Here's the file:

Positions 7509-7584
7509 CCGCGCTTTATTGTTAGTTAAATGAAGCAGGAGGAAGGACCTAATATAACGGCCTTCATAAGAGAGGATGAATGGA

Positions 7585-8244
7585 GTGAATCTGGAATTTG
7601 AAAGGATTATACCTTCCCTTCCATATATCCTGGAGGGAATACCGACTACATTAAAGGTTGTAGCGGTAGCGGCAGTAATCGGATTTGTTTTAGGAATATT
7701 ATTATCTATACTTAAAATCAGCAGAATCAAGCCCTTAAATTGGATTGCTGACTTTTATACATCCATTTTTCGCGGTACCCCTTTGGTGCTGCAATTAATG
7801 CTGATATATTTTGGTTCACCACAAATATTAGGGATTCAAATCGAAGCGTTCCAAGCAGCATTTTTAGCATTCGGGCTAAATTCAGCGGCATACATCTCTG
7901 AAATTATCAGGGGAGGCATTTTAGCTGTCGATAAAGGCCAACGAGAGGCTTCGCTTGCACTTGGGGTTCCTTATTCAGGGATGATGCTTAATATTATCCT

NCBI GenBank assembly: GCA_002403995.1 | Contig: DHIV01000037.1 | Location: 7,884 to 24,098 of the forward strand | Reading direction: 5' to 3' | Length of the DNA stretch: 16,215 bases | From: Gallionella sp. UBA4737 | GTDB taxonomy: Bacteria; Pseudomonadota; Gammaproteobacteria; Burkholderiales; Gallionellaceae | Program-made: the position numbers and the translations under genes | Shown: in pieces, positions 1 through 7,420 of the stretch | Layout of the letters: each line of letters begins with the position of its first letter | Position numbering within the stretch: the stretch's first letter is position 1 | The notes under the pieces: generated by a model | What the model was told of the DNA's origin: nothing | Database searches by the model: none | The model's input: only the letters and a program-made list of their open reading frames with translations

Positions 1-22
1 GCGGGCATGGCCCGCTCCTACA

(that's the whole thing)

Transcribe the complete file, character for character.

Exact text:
Positions 7509-7584
7509 CCGCGCTTTATTGTTAGTTAAATGAAGCAGGAGGAAGGACCTAATATAACGGCCTTCATAAGAGAGGATGAATGGA

Positions 7585-8244
7585 GTGAATCTGGAATTTG
7601 AAAGGATTATACCTTCCCTTCCATATATCCTGGAGGGAATACCGACTACATTAAAGGTTGTAGCGGTAGCGGCAGTAATCGGATTTGTTTTAGGAATATT
7701 ATTATCTATACTTAAAATCAGCAGAATCAAGCCCTTAAATTGGATTGCTGACTTTTATACATCCATTTTTCGCGGTACCCCTTTGGTGCTGCAATTAATG
7801 CTGATATATTTTGGTTCACCACAAATATTAGGGATTCAAATCGAAGCGTTCCAAGCAGCATTTTTAGCATTCGGGCTAAATTCAGCGGCATACATCTCTG
7901 AAATTATCAGGGGAGGCATTTTAGCTGTCGATAAAGGCCAACGAGAGGCTTCGCTTGCACTTGGGGTTCCTTATTCAGGGATGATGCTTAATATTATCCT

NCBI GenBank assembly: GCA_002403995.1 | Contig: DHIV01000037.1 | Location: 7,884 to 24,098 of the forward strand | Reading direction: 5' to 3' | Length of the DNA stretch: 16,215 bases | From: Gallionella sp. UBA4737 | GTDB taxonomy: Bacteria; Pseudomonadota; Gammaproteobacteria; Burkholderiales; Gallionellaceae | Program-made: the position numbers and the translations under genes | Shown: in pieces, positions 1 through 7,420 of the stretch | Layout of the letters: each line of letters begins with the position of its first letter | Position numbering within the stretch: the stretch's first letter is position 1 | The notes under the pieces: generated by a model | What the model was told of the DNA's origin: nothing | Database searches by the model: none | The model's input: only the letters and a program-made list of their open reading frames with translations

Positions 1-22
1 GCGGGCATGGCCCGCTCCTACA